A new twist on an old mystery may finally settle the debate over the origin of Mima mounds, which bulge out of the ground like enormous, grass-covered bubble wrap.
Mima mounds (sounds like dime-a) were named in 1841, when a vast pimply prairie (the Mima Prairie) was discovered in western Washington during the United States Exploring Expedition. In the centuries since, the source of this strange landscape has defied explanation. A single field may be covered in a million mounds that are several thousand years old, yet no builder has ever been found.
Early explorers thought Mima mounds were Native American burial sites, but no skeletons or grave relics were inside. Armchair experts have suggested many other hypotheses, from earthquakes to floods to extraterrestrials. [Images: Amazing Mima Mounds]
Because the rich prairie soil at many Mima mound sites turns sodden when it rains, scientists often blamed burrowing pocket gophers, the same rodents that pockmark golf courses and lawns — perhaps, scientists surmised, the gophers built up to escape drowning. But the mounds are 8 feet (2.5 meters) tall and 30 feet (9 m) wide, and their sheer size led some researchers to pooh-pooh the idea that wee gophers could ever create such vast earthen citadels.
Now, a study analyzing the interplay between gopher and ground vindicates the humble rodent.
Mountains from molehills
According to a computer model, "mature" Mima mounds appear after about 500 to 700 years of scurrying and burrowing by pocket gophers. In the model, single gophers add a bit of soil, pebbles or dead plants to each mound over many generations — the animals are fiercely territorial.
"That's what makes it take so long; it's generation after generation living in these mounds and building them," said study author Manny Gabet, a geologist at San Jose State University in San Jose, Calif.
"What's really cool about this is scaled by body size, these are the largest structures built by any mammal not including humans," Gabet told LiveScience's OurAmazingPlanet. "In terms of effort, it would be like a single person building the pyramids."
The new model, published Oct. 3 in the journal Geomorphology, combined virtual gophers with the unique soil conditions seen at Mima mound sites. Gabet incorporated behavioral studies of pocket gophers at Mima mounds in California. These studies revealed one of the key clues to Mima mounds. Unlike most gophers, the furballs push soil upward, toward the surface, instead of shoving soil downhill farther into their burrows.
Another critical puzzle piece in Gabet's computer model was a shallow buried layer that was impenetrable to water, as is seen at Mima mounds in the West. Because this barrier prevents rainwater from quickly draining, water collects in the upper soil level where pocket gophers live.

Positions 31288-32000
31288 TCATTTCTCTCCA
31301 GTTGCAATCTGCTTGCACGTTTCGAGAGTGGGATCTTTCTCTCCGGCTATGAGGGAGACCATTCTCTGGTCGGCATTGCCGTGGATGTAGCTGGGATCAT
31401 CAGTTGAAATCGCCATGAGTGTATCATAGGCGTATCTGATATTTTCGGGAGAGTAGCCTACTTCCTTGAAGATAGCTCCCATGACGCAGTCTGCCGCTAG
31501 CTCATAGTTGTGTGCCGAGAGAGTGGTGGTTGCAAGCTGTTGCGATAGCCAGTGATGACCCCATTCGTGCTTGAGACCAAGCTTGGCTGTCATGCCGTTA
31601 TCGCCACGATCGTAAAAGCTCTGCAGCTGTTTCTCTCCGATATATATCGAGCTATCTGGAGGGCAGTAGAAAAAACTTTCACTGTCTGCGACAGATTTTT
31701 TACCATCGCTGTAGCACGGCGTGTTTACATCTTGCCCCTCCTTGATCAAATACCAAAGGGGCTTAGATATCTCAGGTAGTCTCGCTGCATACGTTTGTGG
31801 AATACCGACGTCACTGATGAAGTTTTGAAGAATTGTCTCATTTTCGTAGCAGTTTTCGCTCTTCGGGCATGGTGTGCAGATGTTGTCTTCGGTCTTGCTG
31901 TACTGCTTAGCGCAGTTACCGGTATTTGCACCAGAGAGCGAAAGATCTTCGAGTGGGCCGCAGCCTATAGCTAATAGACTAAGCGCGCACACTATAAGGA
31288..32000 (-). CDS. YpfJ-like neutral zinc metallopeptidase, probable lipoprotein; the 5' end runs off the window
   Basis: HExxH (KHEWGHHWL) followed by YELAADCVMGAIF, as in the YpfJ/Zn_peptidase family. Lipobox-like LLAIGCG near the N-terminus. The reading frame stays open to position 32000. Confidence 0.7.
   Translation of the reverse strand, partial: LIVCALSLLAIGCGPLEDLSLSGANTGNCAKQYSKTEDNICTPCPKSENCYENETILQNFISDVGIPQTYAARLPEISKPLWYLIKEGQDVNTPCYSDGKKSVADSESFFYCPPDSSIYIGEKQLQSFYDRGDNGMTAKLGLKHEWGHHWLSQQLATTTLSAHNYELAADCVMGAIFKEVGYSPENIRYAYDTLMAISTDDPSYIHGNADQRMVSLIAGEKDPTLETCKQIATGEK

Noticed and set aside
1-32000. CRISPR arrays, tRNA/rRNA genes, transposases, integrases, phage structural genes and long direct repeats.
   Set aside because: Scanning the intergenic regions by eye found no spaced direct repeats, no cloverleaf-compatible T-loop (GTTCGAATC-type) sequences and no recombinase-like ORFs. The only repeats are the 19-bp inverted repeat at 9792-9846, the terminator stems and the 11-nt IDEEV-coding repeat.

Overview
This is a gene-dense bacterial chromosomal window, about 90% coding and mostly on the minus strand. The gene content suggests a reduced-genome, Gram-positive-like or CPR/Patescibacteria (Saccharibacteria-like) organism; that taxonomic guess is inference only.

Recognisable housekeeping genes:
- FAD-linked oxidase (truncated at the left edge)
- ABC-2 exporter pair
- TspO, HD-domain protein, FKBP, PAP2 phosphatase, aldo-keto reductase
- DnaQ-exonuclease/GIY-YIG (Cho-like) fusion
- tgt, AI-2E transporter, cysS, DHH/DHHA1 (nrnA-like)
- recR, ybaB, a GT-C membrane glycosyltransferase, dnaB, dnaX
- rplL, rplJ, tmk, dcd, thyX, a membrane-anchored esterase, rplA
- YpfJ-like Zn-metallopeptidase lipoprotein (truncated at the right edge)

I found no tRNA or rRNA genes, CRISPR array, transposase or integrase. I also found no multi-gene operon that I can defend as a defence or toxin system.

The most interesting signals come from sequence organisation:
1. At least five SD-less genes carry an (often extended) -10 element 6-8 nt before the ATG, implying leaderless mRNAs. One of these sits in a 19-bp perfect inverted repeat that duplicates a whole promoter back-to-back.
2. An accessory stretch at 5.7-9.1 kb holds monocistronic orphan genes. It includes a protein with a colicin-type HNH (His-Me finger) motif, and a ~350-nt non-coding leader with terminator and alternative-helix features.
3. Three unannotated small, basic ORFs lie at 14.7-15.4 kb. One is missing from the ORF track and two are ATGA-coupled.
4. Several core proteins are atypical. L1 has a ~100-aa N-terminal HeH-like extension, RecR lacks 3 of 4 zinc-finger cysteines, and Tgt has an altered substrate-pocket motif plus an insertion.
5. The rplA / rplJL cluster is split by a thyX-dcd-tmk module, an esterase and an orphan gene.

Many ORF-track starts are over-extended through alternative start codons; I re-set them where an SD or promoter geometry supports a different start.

While scientists had put these clues together before, no one had ever seen gophers actually creating Mima mounds.
"The problem with figuring out how Mima mounds form is that nobody has actually seen one form, which suggests that the processes that formed them are either no longer active or just very, very slow," Gabet said. "The advantage of using a computer model is you can speed up time."
Just keep building
The model suggests that gophers start pushing soil toward any existing high spots, and these budding mounds continue to beckon later generations of builders. "There's a positive feedback where the gophers are somehow sensing where the high spots are," Gabet said.
Eventually, the burrowing mammals run out of soil and the Mima mounds are fully "developed" — which takes 500 to 700 years. "There's an end stage where the mounds don't grow any higher," Gabet said. [World's Weirdest Geological Formations]
The size of each mature Mima mound roughly matches the territorial range of a single gopher, Gabet discovered.
Though the study isn't proof that gophers create Mima mounds, it does show that it's possible, said Ronald Sletten, a soil scientist at the University of Washington who has studied the state's Mima mounds.
"We don't have a smoking gun, but it's a very nice paper and it lends support to the hypothesis that it's feasible for gophers to move the amount of material to [make] the size and shape of the mounds that are there," Sletten said.
Sletten and his UW colleague Bernard Hallet have analyzed carbon fragments in Washington Mima mounds, concluding the Washington fields are at least several thousand years old.
Mima mounds can be found at Washington's Mima Mounds Natural Area Preserve, a national landmark, and can also be found in many places in the West and the Plains. The unique landscape was more widespread before the prairie was planed off for farming, but there's a chance that the mounds could return.
On abandoned farmland in California's Central Valley, near the Carrizo Plain, Gabet has discovered budding Mima mounds, he said. There, he tested the computer model's predictions for mound spacing and height against the 30-year-old gopher piles and found a good fit.
In the Central Valley, temporary vernal pools appear between Mima mounds during winter rains, creating a rare type of grassy wetland and habitat for endangered species such as fairy shrimp.
Both Sletten and Gabet agree with the hypothesis that in the West, Mima mound gophers pile up soil to stay high and dry above wet ground. "If you live underground like these gophers do, then saturated soil is a fatal condition," Gabet said.
While this model may hold water for Mima mounds in the West, the mysterious hills are found on every continent except Antarctica, far from the range of pocket gophers. "This suggests other burrowing mammals have evolved this same type of adaptive behavior on other continents," Gabet said.
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